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Westminster Homecare (Cambridge) Good

This service was previously registered at a different address - see old profile

Reports


Inspection carried out on 21 June 2017

During a routine inspection

Westminster Homecare (Cambridge) is registered to provide personal care to people living in their own home. At the time of our inspection there were 224 people using this service. The service is provided from a main office in the village of Willingham and staff provide care to people living in Cambridgeshire.

This unannounced comprehensive inspection took place on 21 and 23 June 2017. It was undertaken by one inspector and an expert by experience who had experience of caring for people who use this type of service and. At the previous inspection in 2 and 4 June 2015 the service was rated as ‘Good’. At this inspection we found that the service had remained ‘Good’.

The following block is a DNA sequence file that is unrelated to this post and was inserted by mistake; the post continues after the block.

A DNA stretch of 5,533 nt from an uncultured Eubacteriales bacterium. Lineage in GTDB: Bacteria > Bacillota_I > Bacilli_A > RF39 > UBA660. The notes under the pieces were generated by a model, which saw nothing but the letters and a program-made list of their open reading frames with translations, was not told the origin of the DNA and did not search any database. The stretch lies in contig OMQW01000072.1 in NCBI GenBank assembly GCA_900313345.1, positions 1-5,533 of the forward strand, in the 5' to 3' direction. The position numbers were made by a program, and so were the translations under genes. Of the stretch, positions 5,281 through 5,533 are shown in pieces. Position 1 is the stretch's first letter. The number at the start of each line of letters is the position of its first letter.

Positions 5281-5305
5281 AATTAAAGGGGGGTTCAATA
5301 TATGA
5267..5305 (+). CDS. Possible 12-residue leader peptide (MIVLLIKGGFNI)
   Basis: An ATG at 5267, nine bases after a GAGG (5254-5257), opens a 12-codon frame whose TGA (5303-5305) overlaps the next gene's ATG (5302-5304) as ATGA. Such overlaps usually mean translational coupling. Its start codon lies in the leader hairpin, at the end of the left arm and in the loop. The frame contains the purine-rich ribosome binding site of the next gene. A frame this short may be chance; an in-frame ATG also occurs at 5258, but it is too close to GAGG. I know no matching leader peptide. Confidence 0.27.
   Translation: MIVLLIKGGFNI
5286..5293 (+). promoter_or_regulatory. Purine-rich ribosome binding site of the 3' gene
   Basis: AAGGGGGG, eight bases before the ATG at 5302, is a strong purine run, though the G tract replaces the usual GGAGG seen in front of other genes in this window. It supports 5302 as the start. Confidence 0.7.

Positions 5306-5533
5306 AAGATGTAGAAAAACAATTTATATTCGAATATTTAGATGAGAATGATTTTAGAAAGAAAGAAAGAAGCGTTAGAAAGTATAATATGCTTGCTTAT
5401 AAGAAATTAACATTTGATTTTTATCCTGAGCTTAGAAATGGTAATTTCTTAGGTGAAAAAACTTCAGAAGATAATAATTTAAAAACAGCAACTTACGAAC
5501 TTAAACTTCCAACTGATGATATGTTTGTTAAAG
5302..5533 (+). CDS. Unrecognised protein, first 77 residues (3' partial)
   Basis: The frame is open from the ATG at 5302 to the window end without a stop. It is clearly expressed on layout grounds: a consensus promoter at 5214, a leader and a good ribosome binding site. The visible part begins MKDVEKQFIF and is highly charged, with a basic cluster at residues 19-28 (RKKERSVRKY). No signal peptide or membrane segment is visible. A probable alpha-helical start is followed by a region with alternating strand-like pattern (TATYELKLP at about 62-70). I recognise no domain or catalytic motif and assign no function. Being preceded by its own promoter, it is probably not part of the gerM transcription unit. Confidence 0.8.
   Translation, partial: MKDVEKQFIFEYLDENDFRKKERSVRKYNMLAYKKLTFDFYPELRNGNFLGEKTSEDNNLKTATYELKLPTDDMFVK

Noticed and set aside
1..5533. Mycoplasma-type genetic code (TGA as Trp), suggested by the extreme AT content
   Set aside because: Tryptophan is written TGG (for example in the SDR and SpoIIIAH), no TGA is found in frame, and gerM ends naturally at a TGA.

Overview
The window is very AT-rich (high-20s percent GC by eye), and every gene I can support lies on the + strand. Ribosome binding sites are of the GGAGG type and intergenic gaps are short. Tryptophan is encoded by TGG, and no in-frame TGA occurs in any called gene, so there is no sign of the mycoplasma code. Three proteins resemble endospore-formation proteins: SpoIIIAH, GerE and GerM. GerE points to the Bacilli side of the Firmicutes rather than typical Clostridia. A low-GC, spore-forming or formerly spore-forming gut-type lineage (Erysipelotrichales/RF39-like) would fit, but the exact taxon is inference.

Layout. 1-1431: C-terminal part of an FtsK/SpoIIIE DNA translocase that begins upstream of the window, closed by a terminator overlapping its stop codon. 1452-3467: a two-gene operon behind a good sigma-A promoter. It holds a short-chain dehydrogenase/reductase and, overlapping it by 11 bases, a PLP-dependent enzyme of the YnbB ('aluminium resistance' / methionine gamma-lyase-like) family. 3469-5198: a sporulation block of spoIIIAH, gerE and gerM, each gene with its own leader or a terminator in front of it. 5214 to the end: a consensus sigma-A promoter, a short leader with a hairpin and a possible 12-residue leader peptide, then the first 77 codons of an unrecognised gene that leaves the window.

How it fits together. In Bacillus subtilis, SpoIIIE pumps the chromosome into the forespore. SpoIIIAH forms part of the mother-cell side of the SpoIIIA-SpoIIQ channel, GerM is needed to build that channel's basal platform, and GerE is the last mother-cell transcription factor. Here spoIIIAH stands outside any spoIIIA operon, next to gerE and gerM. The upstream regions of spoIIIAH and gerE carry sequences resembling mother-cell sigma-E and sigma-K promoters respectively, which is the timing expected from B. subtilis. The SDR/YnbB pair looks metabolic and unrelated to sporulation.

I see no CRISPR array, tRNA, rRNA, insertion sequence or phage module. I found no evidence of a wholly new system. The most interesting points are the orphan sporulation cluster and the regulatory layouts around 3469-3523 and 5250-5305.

A registered manager was in post at the time of the inspection. A registered manager is a person who has registered with the Care Quality Commission (CQC) to manage the service. Like registered providers, they are ‘registered persons’. Registered persons have legal responsibility for meeting the requirements in the Health and Social Care Act 2008 and associated Regulations about how the service is run.

Staff understood, from their training about safeguarding, how to protect and keep people safe from any potential harm. Accidents and incidents were identified and acted upon when required such as those to help prevent a late care call.